Medicare Supplemental plans can be confusing to read, if you are not used to reading paperwork. Sometimes the speech is deliberate, or it’s a fashion of legal speech that many are unfamiliar with. Many of these words indicate a subject and a clause (like any contract). If you can identify the terms of statements, what causes them and how it affects you, you should be able to eliminate the notion of confusing Medicare Supplemental plans.
As mentioned prior, Medicare supplemental plans have indicators of a clause and subject. The subject is often you and the insurer. The clause is the coverage you get in return for abiding by the word of your coverage contract. In short, so long as you follow your coverage wording, coverage should occur. Your paperwork should explain the cases where coverage will not occur and if any conditions should be met to get coverage (there is often a minimal definition). People who are expecting coverage as a default need to have their policy explained in order to avoid confusion.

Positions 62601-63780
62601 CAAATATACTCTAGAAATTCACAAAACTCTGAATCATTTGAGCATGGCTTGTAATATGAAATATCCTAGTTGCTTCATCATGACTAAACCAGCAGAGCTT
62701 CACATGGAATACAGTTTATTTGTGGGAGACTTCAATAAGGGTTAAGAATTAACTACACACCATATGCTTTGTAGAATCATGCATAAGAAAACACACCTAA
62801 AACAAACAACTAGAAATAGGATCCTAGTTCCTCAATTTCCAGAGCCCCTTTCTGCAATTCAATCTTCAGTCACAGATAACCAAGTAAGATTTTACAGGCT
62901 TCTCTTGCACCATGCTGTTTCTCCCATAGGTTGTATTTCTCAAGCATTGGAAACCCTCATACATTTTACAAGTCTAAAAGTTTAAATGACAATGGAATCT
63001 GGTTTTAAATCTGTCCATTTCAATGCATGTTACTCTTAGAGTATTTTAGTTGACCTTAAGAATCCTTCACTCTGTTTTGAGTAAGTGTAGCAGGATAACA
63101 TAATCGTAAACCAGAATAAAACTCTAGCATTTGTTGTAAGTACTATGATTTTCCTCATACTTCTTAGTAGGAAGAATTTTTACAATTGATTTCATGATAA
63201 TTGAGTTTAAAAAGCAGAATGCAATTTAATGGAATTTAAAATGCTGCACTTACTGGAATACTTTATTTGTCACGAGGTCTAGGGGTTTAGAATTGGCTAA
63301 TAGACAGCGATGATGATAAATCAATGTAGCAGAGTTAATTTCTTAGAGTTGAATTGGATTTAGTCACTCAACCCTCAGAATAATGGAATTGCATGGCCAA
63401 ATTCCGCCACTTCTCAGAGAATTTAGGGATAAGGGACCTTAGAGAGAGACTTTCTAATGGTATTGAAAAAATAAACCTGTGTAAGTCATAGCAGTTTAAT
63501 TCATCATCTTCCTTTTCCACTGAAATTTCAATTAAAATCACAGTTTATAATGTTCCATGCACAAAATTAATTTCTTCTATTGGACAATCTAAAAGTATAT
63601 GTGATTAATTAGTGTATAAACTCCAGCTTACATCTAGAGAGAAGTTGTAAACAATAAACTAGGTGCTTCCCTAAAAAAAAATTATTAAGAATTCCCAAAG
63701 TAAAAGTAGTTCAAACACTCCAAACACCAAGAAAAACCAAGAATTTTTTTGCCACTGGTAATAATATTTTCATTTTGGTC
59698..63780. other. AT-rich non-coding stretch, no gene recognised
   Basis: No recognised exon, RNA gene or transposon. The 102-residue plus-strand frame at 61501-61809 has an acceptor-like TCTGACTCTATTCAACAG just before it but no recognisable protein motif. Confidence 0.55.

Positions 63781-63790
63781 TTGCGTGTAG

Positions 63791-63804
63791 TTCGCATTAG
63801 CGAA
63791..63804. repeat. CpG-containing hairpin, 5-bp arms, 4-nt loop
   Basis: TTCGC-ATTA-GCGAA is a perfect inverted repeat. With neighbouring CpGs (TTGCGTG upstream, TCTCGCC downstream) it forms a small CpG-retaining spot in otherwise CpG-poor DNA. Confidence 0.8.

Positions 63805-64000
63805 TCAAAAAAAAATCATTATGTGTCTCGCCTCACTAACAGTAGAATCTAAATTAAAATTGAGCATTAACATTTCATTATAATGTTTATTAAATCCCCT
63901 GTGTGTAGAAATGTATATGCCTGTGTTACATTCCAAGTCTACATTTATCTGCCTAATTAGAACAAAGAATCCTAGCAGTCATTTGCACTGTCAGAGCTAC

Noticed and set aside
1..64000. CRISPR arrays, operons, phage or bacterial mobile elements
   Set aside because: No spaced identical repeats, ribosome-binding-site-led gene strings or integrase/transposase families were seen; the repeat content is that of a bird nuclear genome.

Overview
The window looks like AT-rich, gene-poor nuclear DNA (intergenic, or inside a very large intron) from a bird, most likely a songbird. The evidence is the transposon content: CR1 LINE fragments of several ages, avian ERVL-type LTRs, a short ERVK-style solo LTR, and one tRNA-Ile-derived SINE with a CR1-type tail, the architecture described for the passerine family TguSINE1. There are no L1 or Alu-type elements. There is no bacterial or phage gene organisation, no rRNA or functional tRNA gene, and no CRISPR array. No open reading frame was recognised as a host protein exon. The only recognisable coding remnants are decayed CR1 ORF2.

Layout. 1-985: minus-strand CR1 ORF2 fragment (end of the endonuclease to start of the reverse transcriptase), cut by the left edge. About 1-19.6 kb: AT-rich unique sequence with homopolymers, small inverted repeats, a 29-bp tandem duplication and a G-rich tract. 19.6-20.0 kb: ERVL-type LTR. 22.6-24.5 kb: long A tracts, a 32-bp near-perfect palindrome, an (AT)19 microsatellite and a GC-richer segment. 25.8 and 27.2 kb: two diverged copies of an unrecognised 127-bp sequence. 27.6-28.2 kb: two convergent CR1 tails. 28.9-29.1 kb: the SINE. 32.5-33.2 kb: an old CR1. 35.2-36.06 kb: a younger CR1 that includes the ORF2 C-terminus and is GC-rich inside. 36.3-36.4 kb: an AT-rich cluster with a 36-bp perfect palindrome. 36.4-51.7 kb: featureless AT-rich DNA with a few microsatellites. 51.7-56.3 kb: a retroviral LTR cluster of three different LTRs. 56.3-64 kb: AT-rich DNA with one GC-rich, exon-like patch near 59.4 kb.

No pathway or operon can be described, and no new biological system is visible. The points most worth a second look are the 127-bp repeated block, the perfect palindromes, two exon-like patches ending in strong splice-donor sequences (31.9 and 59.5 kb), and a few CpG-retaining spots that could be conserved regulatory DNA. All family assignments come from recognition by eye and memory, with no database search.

Insurance companies must curb costs, so the identifications for conditions or situations are rather specific or broad. The definition you use for the contract may not match up to the wording of the insurance company. The confusion comes when you expect something out of the contract the company meant otherwise (again, policy explanation is good to get). Things you would expect should help could default when you do something else.
The worst wording contracts isolate you from the reimbursement you need to cover care. Medicare supplemental plans cover what Medicare does not in cases; since it’s specific you should not have any problems getting a clear explanation of your limited parameter of subjects.